The importance of self-care in managing sickle cell disease

A holistic approach to health helps this columnist improve her quality of life

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by Mary Shaniqua |

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In popular culture, self-care often seems to be equated with indulgence or luxury, such as spa visits, retail therapy, or fine dining. But I believe this perception is flawed, and that buying into it does people a disservice.

Essentially, self-care involves looking after and prioritizing our physical, spiritual, mental, and social well-being. As someone with sickle cell disease, I believe this requires taking a holistic approach to health and avoiding stressors as much as possible.

Why self-care matters

Self-care is vital for everyone, chronic condition or not. Caring for our physical and mental health can help us better manage stress, increase our energy, and lower our risk of illness.

We only get one body, so it’s important to take care of it by making decisions that enhance our well-being.

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That said, every body is different, with its own health complications, triggers, and barometers of wellness. As such, it’s imperative to get to know your own body. You can’t apply someone else’s self-care regimen to your life and expect the same outcome.

Although some practices are generally applicable, such as eating well and exercising, the specifics will vary depending on your body and your needs.

What self-care looks like for me

Because lifestyle can have a big impact on sickle cell symptoms‘ severity, I take a holistic approach to self-care to reduce the frequency of my crises and minimize my risk of experiencing other complications.

For example, I’ve previously shared that I suffer from avascular necrosis and that I took up yoga during COVID-19 lockdowns. Although I don’t use yoga as a spiritual practice, as I have my own faith, the stretches help me prevent further damage to my body by increasing my blood flow and improving my strength and flexibility.

My other self-care practices include eating healthy and staying hydrated. It’s no secret that fluids are particularly important for those of us with sickle cell, as dehydration can lead to a crisis. And eating nutritiously gives me strength and helps me counteract the lethargy that comes with the condition. Cooking is one of my favorite hobbies, so I try to prepare well-rounded meals packed with vegetables, protein, and “good” carbohydrates to keep my body as healthy as possible.

To care for my spiritual well-being, I prioritize an active prayer life, fellowship with other Christians, and frequent Bible study. These practices also help me remain optimistic and grateful.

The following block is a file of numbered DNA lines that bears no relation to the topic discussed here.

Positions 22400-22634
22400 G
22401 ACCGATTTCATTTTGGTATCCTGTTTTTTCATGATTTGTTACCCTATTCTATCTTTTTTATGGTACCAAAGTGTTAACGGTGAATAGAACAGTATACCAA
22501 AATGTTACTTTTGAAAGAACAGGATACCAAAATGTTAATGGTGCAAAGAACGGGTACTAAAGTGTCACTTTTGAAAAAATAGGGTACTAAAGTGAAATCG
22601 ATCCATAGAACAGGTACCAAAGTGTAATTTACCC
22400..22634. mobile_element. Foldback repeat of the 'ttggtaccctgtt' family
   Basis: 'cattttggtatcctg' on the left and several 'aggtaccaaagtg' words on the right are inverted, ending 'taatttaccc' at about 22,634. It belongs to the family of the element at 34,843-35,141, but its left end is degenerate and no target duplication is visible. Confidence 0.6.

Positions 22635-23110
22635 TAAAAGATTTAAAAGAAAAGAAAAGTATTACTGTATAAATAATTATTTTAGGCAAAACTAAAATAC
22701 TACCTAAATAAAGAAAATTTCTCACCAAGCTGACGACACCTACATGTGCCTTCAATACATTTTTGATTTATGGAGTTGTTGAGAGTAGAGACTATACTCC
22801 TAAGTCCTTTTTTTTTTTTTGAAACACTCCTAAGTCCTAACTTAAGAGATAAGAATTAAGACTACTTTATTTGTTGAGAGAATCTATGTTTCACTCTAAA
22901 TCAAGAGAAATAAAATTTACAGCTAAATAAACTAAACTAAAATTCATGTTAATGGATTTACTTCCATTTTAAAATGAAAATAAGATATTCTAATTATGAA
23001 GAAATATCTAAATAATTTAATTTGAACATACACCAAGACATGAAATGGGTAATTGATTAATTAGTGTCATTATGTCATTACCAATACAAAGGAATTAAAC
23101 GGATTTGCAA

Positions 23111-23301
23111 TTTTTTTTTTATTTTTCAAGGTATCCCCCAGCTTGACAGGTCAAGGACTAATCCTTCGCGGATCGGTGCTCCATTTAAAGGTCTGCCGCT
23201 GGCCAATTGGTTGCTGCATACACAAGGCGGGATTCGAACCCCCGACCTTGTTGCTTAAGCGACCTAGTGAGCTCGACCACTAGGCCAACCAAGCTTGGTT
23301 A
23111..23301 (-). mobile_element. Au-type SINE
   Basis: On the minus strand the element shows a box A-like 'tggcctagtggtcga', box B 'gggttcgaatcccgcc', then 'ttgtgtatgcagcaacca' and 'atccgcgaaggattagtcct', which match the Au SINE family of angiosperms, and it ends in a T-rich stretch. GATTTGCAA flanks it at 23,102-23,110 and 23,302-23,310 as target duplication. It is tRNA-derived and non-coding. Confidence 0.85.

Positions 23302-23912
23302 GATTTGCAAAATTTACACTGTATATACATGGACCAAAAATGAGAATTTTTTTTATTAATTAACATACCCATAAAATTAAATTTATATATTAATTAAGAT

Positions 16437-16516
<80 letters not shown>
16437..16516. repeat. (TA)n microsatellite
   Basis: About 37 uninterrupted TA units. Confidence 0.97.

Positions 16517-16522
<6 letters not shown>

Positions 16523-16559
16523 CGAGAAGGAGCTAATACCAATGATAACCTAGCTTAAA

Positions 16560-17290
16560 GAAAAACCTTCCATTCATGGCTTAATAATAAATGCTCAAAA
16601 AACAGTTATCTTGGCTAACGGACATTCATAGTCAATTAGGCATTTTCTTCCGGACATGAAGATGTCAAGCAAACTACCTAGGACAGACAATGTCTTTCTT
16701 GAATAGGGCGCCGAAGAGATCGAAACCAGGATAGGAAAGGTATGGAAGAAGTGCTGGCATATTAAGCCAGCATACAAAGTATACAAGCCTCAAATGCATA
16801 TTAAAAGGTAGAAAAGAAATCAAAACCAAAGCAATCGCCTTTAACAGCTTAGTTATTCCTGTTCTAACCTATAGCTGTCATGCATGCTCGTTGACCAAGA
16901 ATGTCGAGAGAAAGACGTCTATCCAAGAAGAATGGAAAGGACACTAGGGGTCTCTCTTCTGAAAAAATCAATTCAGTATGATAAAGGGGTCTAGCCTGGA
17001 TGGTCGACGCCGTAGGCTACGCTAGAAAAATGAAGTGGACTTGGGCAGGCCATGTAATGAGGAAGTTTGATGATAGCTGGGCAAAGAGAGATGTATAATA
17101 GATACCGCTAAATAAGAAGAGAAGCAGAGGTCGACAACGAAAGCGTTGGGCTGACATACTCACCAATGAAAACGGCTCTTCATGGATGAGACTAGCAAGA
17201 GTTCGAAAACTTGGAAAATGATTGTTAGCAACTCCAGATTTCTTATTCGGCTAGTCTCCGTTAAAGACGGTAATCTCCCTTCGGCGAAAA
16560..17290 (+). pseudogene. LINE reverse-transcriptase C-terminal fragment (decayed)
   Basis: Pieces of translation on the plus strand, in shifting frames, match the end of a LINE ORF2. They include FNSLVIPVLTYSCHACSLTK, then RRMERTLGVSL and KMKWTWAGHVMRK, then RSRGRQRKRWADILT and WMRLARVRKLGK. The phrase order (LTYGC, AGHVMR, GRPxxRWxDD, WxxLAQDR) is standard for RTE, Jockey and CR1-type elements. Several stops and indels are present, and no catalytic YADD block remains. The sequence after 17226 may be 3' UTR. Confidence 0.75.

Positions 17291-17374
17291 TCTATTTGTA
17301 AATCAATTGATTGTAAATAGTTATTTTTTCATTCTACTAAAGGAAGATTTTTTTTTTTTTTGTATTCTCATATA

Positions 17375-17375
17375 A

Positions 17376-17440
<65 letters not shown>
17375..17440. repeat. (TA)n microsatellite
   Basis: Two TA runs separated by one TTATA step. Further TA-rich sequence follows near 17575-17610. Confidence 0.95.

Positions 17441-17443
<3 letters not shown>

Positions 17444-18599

Reading, massage, and journaling are also part of my self-care regimen. Reading helps keep my mind focused and can serve as a distraction from pain or other sickle cell symptoms. Massage can help promote blood flow and is a tool I use at the outset of a mild crisis. Lastly, journaling helps me stay organized and maintain control over all the moving parts in my life. It enables me to stay on top of my goals and priorities and manage my pain, medication regimen, and other aspects of my healthcare.

Self-care isn’t a cure for sickle cell disease, but it permits me to have the best quality of life possible.

What types of self-care do you find helpful? Please share your thoughts in the comments.

Note: Sickle Cell Disease News is strictly a news and information website about the disease. It does not provide medical advice, diagnosis, or treatment. This content is not intended to be a substitute for professional medical advice, diagnosis, or treatment. Always seek the advice of your physician or other qualified health provider with any questions you may have regarding a medical condition. Never disregard professional medical advice or delay in seeking it because of something you have read on this website. The opinions expressed in this column are not those of Sickle Cell Disease News or its parent company, BioNews, and are intended to spark discussion about issues pertaining to sickle cell disease.


Tim Conroy avatar

Tim Conroy

Mary Shaniqua,
thanks for such refreshing look at how you have been able to improve both your physical health, but also your mental health and well-being by your actions of hydration, healthy eating, and learning how signals of potential crises may be handled well enough to not hospitalize you, or require prolonged treatments that can complicate your medical conditions. It is uplifting to read your description of being aware of the reasons why you do not feel like you should or want to feel, due to changes in weather, personal illness, and knowing how being a few steps ahead of the potential complications has allowed you to maintain as much heatlh and wellness as possible. You are an inspiration!

Natalie Mars avatar

Natalie Mars

I totally agree that self-care is vital to managing sickle cell disease. Taking a holistic approach is medicine for me, it keeps me out of the hospital. Each day I Intentionally take care of my spiritual, mental, physical and nutritional health. I run/walk with a group of challenged athletes, hike, practice yoga, get acupressure massages and more. Many of the responses after I disclose that I am living with Sickle cell is, "you don't look like you have sickle cell disease". Thanks Mary Shaniqua for sharing.


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